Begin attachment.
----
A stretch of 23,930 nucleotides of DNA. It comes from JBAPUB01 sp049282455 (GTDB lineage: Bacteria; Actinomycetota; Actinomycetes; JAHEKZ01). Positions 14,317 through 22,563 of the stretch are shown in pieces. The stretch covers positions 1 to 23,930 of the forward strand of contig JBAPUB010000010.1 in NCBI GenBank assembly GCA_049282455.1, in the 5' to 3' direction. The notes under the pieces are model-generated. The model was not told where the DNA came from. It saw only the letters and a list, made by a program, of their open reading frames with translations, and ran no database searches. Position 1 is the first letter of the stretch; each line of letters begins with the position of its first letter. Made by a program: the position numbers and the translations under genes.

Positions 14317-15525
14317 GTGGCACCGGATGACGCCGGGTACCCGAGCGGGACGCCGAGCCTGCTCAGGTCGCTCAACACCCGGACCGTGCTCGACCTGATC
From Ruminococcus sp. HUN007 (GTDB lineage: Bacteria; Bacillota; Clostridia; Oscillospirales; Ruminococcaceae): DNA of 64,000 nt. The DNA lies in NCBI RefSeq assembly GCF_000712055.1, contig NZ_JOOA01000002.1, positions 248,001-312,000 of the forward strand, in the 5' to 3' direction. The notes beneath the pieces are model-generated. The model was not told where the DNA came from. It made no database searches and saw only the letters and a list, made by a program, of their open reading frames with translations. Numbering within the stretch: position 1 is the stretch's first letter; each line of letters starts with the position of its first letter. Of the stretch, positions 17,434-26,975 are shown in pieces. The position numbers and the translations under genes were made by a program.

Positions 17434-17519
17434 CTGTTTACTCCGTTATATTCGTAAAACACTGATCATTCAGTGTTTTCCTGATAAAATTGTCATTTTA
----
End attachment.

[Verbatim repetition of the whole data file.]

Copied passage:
A stretch of 23,930 nucleotides of DNA. It comes from JBAPUB01 sp049282455 (GTDB lineage: Bacteria; Actinomycetota; Actinomycetes; JAHEKZ01). Positions 14,317 through 22,563 of the stretch are shown in pieces. The stretch covers positions 1 to 23,930 of the forward strand of contig JBAPUB010000010.1 in NCBI GenBank assembly GCA_049282455.1, in the 5' to 3' direction. The notes under the pieces are model-generated. The model was not told where the DNA came from. It saw only the letters and a list, made by a program, of their open reading frames with translations, and ran no database searches. Position 1 is the first letter of the stretch; each line of letters begins with the position of its first letter. Made by a program: the position numbers and the translations under genes.

Positions 14317-15525
14317 GTGGCACCGGATGACGCCGGGTACCCGAGCGGGACGCCGAGCCTGCTCAGGTCGCTCAACACCCGGACCGTGCTCGACCTGATC
From Ruminococcus sp. HUN007 (GTDB lineage: Bacteria; Bacillota; Clostridia; Oscillospirales; Ruminococcaceae): DNA of 64,000 nt. The DNA lies in NCBI RefSeq assembly GCF_000712055.1, contig NZ_JOOA01000002.1, positions 248,001-312,000 of the forward strand, in the 5' to 3' direction. The notes beneath the pieces are model-generated. The model was not told where the DNA came from. It made no database searches and saw only the letters and a list, made by a program, of their open reading frames with translations. Numbering within the stretch: position 1 is the stretch's first letter; each line of letters starts with the position of its first letter. Of the stretch, positions 17,434-26,975 are shown in pieces. The position numbers and the translations under genes were made by a program.

Positions 17434-17519
17434 CTGTTTACTCCGTTATATTCGTAAAACACTGATCATTCAGTGTTTTCCTGATAAAATTGTCATTTTA